CourtSpeak: Standard Oil Monopoly Case
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Chief Justice Edward White (majority): “If the criterion by which it is to be determined in all cases whether every contract, combination, etc., is a restraint of trade within the intendment of the law, is the direct or indirect effect of the acts involved, then of course the rule of reason becomes the guide, and the construction which we have given the statute, instead of being refuted by the cases relied upon, is by those cases demonstrated to be correct. This is true, because the construction which we have deduced from the history of the act and the analysis of its text is simply that in every case where it is claimed that an act or acts are in violation of the statute, the rule of reason, in the light of the principles of law and the public policy which the act embodies, must be applied. From this it follows, since that rule and the result of the test as to direct or indirect, in their ultimate aspect, come to one and the same thing, that the difference between the two is therefore only that which obtains between things which do not differ at all.”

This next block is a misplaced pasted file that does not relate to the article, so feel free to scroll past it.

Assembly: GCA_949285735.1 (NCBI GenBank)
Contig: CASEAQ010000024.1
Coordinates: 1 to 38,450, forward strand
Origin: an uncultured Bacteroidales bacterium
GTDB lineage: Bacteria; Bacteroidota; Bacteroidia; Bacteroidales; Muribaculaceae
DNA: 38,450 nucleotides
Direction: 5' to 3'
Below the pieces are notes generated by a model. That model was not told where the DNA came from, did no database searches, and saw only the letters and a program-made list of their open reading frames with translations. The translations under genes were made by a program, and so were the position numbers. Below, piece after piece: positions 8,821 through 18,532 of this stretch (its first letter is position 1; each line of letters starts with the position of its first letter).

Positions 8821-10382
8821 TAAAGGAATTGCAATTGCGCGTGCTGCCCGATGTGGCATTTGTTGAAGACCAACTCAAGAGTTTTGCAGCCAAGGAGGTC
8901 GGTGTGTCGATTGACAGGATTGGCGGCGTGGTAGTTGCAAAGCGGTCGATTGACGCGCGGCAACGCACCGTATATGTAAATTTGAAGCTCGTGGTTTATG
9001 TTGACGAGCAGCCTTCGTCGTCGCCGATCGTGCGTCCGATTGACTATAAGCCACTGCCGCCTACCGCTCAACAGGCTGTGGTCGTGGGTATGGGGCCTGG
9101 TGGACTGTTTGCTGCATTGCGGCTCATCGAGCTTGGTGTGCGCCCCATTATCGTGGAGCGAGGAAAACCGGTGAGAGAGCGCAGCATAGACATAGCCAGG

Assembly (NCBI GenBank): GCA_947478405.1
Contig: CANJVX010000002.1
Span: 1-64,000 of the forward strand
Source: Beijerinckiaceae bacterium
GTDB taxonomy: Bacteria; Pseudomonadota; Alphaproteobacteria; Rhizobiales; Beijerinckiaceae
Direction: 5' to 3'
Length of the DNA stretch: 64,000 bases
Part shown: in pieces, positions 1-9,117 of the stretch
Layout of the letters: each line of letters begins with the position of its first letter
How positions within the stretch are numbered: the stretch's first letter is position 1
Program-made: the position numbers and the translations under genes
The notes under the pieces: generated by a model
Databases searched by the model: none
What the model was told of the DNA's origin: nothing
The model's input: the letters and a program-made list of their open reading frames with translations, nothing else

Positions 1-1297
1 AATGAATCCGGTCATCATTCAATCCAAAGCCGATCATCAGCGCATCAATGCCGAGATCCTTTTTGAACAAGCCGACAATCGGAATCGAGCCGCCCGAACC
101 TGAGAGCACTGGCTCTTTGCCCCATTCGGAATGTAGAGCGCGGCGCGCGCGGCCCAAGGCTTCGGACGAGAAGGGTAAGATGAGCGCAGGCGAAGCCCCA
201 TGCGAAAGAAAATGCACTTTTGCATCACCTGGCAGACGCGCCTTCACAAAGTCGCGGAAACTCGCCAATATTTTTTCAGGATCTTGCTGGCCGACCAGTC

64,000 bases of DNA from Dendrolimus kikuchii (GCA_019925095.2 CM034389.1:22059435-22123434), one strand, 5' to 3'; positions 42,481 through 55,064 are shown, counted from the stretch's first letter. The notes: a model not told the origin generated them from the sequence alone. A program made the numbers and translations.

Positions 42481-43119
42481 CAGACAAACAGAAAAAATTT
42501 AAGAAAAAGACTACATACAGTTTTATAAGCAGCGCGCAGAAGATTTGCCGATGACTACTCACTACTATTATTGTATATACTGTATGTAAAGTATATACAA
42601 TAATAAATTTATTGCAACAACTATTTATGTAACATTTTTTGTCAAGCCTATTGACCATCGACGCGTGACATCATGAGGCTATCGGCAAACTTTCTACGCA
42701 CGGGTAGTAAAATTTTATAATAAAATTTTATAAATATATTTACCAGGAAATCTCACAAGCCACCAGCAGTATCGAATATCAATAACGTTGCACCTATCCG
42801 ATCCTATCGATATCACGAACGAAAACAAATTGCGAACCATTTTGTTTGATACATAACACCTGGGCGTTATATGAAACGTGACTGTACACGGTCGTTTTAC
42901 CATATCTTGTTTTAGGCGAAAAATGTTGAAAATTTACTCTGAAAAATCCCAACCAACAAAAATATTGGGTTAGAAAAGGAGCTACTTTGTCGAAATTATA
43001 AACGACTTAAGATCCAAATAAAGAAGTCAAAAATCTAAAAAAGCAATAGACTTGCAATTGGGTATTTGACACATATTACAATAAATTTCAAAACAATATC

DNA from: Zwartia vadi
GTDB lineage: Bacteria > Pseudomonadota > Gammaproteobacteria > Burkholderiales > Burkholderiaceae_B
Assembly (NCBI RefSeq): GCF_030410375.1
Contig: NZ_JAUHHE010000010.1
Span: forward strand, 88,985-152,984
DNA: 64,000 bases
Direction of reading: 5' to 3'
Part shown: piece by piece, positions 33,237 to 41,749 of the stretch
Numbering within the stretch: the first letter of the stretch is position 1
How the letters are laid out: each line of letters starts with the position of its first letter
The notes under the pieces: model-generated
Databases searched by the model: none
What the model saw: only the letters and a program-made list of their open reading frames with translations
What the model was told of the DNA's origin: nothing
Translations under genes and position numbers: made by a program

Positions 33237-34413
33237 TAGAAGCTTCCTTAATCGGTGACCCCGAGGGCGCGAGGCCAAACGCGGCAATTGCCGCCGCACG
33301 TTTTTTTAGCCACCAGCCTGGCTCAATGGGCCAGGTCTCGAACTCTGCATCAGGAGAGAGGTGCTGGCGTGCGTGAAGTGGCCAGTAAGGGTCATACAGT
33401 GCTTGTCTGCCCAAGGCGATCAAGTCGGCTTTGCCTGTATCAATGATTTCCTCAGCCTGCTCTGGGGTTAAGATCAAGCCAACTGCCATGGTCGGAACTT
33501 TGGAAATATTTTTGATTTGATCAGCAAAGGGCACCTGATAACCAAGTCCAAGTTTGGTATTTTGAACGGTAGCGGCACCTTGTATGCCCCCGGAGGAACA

Justice John Marshall Harlan (dissenting): “It thus appears that fifteen years ago, when the purpose of Congress in passing the anti-trust act was fresh in the minds of courts, lawyers, statesmen, and the general public, this court expressly declined to indulge in judicial legislation, by inserting in the act the word ‘unreasonable’ or any other word of like import….
“When Congress prohibited every contract, combination, or monopoly, in restraint of commerce, it prescribed simple, definite rule that all could understand, and which could be easily applied by everyone wishing to obey the law, and not to conduct their business in violation of law. But, now it is to be feared, we are to have, in cases without number, the constantly recurring inquiry—difficult to solve by proof—whether the particular contract, combination, or trust involved in each case is or is not an ‘unreasonable’ or ‘undue’ restraint of trade.”